Are you back in the office and noticing old pain creep up on you? And no we’re not talking about the fact that you’re having to actually go to the office now. We’re talking about those aches and pains that went away whilst working from home, because you set up an amazingly ergonomic workstation, but now they have reappeared.
Or maybe it’s the complete opposite and now that you are back in the office you find yourself in a lot less pain compared to working at home. Scott Coleman, Founder and CEO of Preventure and expert in sports medicine and physiotherapy shares with us his extensive knowledge and answers our questions when it comes to experiencing pain at work.
“Your workstation, whether it’s an office desk or your dining room table, is less about having the perfect A+ ergonomic setup, and more about understanding your own body, and personal circumstances” Scott said.
Scott recommends using a wearable posture sensor like Preventure’s ‘Office Coach’ product in order to track pain and discomfort, tight muscles and your productivity and focus. If you don’t have one, then a good place to start is by journaling either using a diary or your smartphone. Record your pain on a scale from 1-10 and ask yourself questions like these, recording your results at the end of each day.
● Where was I sitting while working at my computer today/what equipment was I using? (Standing desk, laptop, office chair vs. dining room chair etc.)
● How many breaks did I have/was I working in small bursts and getting up, or engrossed in a task for hours, barely moving?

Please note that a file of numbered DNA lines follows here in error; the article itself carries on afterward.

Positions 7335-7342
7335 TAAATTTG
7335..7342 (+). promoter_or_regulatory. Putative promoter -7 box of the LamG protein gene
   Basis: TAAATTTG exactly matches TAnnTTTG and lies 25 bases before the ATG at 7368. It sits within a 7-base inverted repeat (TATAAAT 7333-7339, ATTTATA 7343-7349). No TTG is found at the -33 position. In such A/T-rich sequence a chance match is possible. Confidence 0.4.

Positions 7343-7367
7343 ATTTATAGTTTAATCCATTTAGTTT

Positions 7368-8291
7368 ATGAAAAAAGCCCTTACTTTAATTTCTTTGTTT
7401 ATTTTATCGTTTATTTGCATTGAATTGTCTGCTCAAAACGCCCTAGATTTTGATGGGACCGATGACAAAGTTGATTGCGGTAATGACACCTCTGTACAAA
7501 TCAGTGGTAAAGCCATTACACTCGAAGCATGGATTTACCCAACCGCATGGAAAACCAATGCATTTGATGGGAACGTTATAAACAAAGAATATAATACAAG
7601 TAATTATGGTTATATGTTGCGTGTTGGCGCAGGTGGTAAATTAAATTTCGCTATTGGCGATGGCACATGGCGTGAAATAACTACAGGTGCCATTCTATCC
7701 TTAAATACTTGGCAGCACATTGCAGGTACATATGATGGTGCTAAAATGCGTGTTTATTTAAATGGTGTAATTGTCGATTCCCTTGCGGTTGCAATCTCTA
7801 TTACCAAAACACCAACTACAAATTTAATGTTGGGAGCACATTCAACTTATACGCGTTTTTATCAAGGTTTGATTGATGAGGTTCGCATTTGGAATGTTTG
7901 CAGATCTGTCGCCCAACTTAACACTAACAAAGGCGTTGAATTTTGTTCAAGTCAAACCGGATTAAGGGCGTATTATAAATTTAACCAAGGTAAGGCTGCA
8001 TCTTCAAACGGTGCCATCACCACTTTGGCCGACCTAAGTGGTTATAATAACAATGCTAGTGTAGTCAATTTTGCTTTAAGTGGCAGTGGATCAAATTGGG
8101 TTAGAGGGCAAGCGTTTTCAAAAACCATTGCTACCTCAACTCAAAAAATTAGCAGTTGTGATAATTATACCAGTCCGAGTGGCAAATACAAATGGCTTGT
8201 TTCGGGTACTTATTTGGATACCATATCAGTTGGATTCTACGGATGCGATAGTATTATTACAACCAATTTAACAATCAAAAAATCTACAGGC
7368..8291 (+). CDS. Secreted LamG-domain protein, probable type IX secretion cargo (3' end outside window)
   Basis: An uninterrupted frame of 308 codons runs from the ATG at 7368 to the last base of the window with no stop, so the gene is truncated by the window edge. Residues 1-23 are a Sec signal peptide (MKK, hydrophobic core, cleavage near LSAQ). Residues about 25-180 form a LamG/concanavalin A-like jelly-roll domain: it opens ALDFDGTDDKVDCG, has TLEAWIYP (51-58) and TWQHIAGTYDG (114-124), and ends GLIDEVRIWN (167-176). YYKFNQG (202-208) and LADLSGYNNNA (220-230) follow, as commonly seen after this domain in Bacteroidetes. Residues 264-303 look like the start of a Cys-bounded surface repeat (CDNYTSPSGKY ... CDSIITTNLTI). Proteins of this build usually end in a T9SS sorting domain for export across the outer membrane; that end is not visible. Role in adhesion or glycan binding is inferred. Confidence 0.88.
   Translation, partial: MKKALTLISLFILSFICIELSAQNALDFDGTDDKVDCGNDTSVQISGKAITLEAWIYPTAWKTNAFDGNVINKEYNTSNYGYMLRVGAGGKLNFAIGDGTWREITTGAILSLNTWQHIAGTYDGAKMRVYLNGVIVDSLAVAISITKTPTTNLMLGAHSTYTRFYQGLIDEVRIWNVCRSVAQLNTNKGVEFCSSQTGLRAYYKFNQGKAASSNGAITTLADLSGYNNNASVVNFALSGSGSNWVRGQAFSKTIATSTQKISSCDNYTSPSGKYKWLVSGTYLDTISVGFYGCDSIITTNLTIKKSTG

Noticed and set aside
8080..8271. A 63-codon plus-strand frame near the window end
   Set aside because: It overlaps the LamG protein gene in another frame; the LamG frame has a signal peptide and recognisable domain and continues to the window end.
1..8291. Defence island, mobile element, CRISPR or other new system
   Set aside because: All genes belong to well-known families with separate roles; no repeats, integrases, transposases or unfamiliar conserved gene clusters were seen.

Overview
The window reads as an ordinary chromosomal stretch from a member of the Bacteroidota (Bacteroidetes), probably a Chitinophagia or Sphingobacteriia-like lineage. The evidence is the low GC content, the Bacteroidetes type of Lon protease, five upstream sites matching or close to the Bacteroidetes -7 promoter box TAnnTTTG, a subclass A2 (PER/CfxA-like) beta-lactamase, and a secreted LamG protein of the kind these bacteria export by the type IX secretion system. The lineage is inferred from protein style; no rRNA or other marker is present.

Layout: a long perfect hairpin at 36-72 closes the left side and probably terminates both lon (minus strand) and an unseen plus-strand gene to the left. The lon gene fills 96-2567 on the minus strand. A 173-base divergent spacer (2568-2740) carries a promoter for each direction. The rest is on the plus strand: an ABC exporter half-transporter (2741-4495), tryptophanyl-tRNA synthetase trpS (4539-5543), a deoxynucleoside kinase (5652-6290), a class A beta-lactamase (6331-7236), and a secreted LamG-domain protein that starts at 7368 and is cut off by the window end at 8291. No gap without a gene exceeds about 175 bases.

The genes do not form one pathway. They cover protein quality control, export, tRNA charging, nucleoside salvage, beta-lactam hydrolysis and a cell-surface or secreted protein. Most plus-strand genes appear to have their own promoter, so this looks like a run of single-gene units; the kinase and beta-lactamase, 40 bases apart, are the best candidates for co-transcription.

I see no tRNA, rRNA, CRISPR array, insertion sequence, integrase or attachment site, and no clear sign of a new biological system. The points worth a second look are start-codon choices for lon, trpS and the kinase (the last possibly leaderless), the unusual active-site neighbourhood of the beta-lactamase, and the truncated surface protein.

● What were my activity levels today/did I exercise, walk the dog, or do some yoga? (Step count is good for this, and the Preventure back sensor captures this for you).
● What did I consume/too much coffee, not enough water?
● Overall, how productive and well did I feel/did I have any additional stresses?
“You can even rate each category 1-5 and look at overall daily scores. It doesn’t matter how you do it, what matters is understanding work patterns, how they correlate to your environment and how they affect YOU. When you start tracking these things, you will uncover some surprising patterns in your office vs. home scores, and be empowered to make positive changes.” Scott noted.
In terms of workplace ergonomics, Scott informs us that “Consistency is key, don’t put your body through any massive change. If you are working between home and the office, it’s important to have both your workspaces as similar as possible”.
Culture also affects our postural habits. Most of us move around more when we are working from home as opposed to in the office, and this could be due to worry about what our boss or colleagues will think of us getting up every 30 minutes. However, regular stretching is one of the best ways of avoiding injuries and illnesses at work. Studies have shown that prolonged sitting can increase your chances of being overweight, developing type 2 diabetes or heart disease and experiencing mental health issues like depression and anxiety. So, take the time to get up out of your chair for a couple of minutes every half an hour to either stretch, make a phone call or grab a cup of coffee. Remember to keep your body moving, and encourage your team to do the same.
“There are so many factors impacting ‘back to work’ pains, so the answer is really to give your employees access to all the tools they need to succeed, and feel well. It’s also really important that we continue to educate people on how the body works, and not just order them to make changes. By helping them understand what impact simple changes in workstation ergonomics, daily activity and postural habits are having on their health and wellbeing, you will get so much more engagement, and hopefully a much happier workforce.” Says Scott.